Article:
This little guy has been a big helper this week in our classroom.
Good readers can use chunks or small words inside big words to figure out unknown words. By chunking a word, you can use the parts you do know to help you figure out the parts you do not know. allows you to break down the word into chunks or word parts that you already know. You can use your knowledge of word families to help read harder words!
You might like to watch the following video that explains how this strategy was introduced to your child in his or her early reading work last year. This USA teacher does a great job and has focused on clear explanations to parents.
Now that your child is reading much longer stories, much longer words are being encountered. Some are feeling confident and really trying to figure out those words. Others are just overwhelmed because the words are 6, 7 or 8 letters long (and longer)!
It was time for them to revisit an old strategy and make it work for longer words, so Chunky Monkey is back! (Research shows that better readers chunk rather than sound out. This is because words like
/enough/ or /thumb/ or /because/ are not really words that sound like they are written. By recognizing the chunks, the reader is more successful, especially when used with our other decoding strategies).
What are chunks? Sometimes, they are the parts of the words that we called 'syllables'.
We worked this week on using first our finger and then our pencil to see the 2 or 3 letters that include a vowel that we could read. Above are some examples that we explored. It is ABSOLUTELY not important that the students know the 6 types of syllables.
The examples above were used to show that sometimes the students would find a consonant on both sides of the vowel and sometimes there would only be a consonant on one side of the vowel.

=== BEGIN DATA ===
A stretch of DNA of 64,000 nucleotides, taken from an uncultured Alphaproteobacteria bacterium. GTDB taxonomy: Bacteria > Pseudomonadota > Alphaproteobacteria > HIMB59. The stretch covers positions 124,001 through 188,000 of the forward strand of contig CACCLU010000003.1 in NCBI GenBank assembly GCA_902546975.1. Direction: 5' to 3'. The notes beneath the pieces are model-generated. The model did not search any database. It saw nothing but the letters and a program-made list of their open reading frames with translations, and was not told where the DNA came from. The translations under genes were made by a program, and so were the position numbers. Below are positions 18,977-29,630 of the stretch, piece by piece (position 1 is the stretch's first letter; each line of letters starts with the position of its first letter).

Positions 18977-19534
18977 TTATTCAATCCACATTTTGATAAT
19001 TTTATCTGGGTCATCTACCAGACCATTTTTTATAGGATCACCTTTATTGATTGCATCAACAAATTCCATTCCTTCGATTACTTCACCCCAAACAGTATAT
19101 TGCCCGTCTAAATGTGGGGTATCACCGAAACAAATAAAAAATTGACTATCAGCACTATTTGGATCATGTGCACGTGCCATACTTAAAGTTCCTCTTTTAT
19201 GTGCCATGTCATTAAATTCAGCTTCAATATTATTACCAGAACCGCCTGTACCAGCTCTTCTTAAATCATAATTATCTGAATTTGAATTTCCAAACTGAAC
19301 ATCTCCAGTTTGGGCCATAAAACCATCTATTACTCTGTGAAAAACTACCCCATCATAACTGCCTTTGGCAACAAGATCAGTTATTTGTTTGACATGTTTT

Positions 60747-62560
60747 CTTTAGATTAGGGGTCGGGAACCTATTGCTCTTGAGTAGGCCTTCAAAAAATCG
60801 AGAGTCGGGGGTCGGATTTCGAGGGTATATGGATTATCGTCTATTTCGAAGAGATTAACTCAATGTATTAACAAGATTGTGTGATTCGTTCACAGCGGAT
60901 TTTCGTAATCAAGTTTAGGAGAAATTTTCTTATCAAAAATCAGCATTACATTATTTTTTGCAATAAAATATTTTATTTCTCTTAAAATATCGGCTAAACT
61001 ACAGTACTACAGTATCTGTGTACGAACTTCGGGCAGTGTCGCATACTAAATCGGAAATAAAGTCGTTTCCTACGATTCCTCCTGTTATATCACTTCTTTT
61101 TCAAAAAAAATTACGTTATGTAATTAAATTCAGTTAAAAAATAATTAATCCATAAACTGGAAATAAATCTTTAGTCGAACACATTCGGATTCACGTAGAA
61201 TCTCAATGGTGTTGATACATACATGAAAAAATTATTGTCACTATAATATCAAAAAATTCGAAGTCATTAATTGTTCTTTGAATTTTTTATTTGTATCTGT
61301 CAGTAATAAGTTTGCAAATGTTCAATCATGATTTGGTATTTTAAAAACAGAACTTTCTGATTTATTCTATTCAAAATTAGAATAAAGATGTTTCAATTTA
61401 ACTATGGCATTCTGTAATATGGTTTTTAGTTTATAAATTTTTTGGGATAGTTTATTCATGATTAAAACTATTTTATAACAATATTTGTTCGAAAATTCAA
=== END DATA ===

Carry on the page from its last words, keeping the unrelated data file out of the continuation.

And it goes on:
Here are some pictures of the students working together to 'chunk' the larger words into smaller parts. They were so proud of how many of the words they could do on their own.
I don't have a clue why these next few photos show up in this way...upside down.
Tried a few fixes but we'll just go with this.
The students have been really working hard on recognizing two digit numbers in a variety of forms. In this activity, they had to choose a two digit number, which they hid under the little blue dot. They drew at least one way to represent the number, they were to write 3 clues so that their classmates could guess the mystery number.
I'll help you read this one:
It is an odd number. The equation would say 40+41. This is a two digit number.
Did you guess 81???!!!
I had a question about the 'new math' that the students are doing and how the new curriculum that will be introduced in the next few years will affect this.
First of all, there is no 'new' math. Numbers are numbers. They add up to only one correct answer (most of the time)
What has changed is the manner in which we encourage the students to 'play' with the numbers, understand their relationship, learn how to manipulate them, and basically, believe that working with numbers is both easy and fun.
When I taught students to add 2 digit numbers 'back in the day', there was only one way for everyone to do it. Pity the poor student who couldn't figure out what I was talking about....they just got more math sheets to practise on.
Now, I make sure that the students really understand what is happening when two digit numbers are being added together. If they add the tens before the ones, that's okay. If they say 'I will add 30, then take 2 away' when they are asked to add 28 to another number, that's okay. If they need manipulatives to assist them in getting to the answer, that's okay too. Once they feel that they have 'discovered' what addition is about, then I will introduce the algorithm (the way that most North Americans add) and explain that it is important to have an efficient way to get to the answer. By then, they are confident is what the addition of two digit numbers is about, and are ready to try the recognized method that their parents are using.
Just by the by, in different countries students are taught algorithms that you and I would find confusing and very different than what you learned and use today. Our way is not the only way. Keep an open mind about something different than your way being used.
In the end, if your child is confident and correct, that's what the end goal is all about!
If your child can play with numbers, they will be more successful when algebra is introduced in Jr. High....trust me!